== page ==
End-of-life tyres shouldn’t go to landfills, says tyre dealer.
With environmental concerns high on everybody’s agenda, there are still practical problems involved in adopting more environmentally-friendly practices. But when it comes to tyres, consumers can rest assured that they don’t need to go to landfills – and when they choose Branigans tyres, they can be absolutely sure of best-practice disposal of their worn-out tyres.
Those with enquiring minds may wonder what “best practice” consists of. Branigans Tyres’ owner, Chris Lett is happy to expand on the topic. “Whatever happens, old tyres shouldn’t be left lying around in heaps, burned, or sent to landfills,” says Chris. “Not too long ago, tyre disposal was a huge problem, particularly in the United States, where massive ‘tyre mountains’ were not uncommon. One of them caught fire in 1983. It consisted of an estimated 7 million tyres, and the resulting plume of smoke caused dangerous air pollution that affected three US states. Responsible tyre disposal is important, and Branigans has all the systems in place to achieve it.”
Chris doesn’t believe in leaving anything to chance, and that includes the disposal of tyres. Grading is the first step. Some tyres may be too worn-out for use in Australia, a country where retreading is no longer cost-effective. However, there are parts of the world where retreading is still done and where rough roads mean that no tyre, no matter how new, is going to last very long and using older tyres makes the best sense.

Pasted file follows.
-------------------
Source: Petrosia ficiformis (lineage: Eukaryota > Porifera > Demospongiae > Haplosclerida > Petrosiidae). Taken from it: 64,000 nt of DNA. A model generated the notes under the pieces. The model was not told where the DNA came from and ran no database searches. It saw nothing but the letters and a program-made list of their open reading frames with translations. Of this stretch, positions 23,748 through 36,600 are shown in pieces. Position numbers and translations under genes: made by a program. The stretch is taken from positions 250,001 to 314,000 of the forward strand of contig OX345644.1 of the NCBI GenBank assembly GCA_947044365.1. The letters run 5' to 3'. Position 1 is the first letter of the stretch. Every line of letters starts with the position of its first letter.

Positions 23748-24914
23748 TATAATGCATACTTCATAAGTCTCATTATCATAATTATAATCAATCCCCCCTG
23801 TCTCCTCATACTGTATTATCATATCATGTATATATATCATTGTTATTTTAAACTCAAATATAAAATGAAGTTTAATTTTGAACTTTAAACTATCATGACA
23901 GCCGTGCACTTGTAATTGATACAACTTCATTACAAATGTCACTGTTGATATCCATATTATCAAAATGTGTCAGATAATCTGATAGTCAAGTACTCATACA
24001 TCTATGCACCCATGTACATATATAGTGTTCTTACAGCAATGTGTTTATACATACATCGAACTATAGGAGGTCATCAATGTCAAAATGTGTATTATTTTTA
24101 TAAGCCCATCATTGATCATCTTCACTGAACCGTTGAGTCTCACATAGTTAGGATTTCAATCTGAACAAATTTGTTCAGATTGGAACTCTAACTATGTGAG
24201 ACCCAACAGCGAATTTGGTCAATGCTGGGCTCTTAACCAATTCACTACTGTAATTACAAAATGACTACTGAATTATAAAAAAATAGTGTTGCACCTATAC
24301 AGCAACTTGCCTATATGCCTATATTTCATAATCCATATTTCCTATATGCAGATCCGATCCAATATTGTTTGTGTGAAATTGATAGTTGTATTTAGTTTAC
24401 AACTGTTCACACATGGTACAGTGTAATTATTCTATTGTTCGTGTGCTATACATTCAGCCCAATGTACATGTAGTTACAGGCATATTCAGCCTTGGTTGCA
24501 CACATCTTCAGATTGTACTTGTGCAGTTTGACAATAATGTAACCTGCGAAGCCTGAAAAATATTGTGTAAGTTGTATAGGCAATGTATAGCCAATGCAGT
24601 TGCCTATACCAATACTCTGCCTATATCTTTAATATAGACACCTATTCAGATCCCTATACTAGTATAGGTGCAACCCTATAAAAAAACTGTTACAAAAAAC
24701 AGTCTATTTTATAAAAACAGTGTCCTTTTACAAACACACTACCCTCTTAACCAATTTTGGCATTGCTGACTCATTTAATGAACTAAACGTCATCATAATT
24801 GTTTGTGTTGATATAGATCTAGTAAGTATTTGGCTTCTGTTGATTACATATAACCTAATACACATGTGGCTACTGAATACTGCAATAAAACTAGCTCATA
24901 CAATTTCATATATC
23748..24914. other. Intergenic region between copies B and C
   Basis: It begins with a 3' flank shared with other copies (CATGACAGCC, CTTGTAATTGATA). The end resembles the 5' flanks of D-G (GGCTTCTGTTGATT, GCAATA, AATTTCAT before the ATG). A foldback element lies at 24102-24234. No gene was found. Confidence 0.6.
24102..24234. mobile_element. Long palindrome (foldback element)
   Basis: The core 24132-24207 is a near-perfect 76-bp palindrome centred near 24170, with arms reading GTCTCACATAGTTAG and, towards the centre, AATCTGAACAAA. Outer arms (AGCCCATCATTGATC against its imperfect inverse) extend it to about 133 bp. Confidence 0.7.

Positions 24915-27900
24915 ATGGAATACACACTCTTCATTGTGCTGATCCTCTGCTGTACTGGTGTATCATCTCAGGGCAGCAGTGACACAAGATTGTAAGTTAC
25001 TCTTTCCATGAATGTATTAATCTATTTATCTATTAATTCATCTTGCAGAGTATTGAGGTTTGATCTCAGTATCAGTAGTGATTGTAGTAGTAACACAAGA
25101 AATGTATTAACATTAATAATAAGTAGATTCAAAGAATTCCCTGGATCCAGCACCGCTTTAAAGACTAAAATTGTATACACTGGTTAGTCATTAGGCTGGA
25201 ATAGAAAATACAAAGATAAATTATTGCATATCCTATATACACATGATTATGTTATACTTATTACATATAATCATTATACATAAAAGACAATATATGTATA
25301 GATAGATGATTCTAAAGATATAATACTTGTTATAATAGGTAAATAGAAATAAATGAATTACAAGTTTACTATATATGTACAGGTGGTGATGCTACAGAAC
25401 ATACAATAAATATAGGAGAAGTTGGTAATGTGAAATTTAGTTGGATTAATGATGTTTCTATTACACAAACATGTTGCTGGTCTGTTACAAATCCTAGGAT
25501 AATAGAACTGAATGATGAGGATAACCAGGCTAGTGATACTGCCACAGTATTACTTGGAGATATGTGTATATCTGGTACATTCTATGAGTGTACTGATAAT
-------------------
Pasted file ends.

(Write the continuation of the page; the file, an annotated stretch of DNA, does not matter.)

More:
“Branigans sends container-loads of tyre casings to countries involved in recycling and to countries where ‘2nd grade’ tyres are welcomed,” explains Chris. There are other forms of recycling too.
“When the tyres are so old that they can’t possibly be reused, it’s possible to extract valuable elements from them. The tyres are chipped and oil, steel, and carbon black will be among the usable elements reclaimed. Tyre chips can be recycled in several ways. There’s a special type of asphalt made using chipped tyres, and there’s even a springier type of paving made with recycled tyres as a component. On top of that, various products including exercise mats and vehicle mudguards can be made with old tyre rubber.”
Chris notes that new designs for non-pneumatic tyres that are fully recyclable and will never go flat are on the way. “Hankook recently tested the performance of its iteration of the idea with positive results, and Michelin is also busy with a similar concept.”
“It’s possible that, in the future, tyre disposal won’t be as complex as it is now, but it should be remembered that there are still a lot of rubber tyres out there, and it will probably be several decades before the situation changes. Meanwhile, it’s every person’s responsibility to ensure that old tyres are disposed of or reused in an environmentally-appropriate way, and Branigans can be relied on to apply the best solutions as part of its responsibility towards the community, the planet, and future generations.”
For further information, visit or call Chris and his team at Second Hand Tyres Gold Coast |Branigans Budget Tyres by contacting the Service Centres in Burleigh Heads (07) 5535 2660 or Southport (07) 5591 8633.
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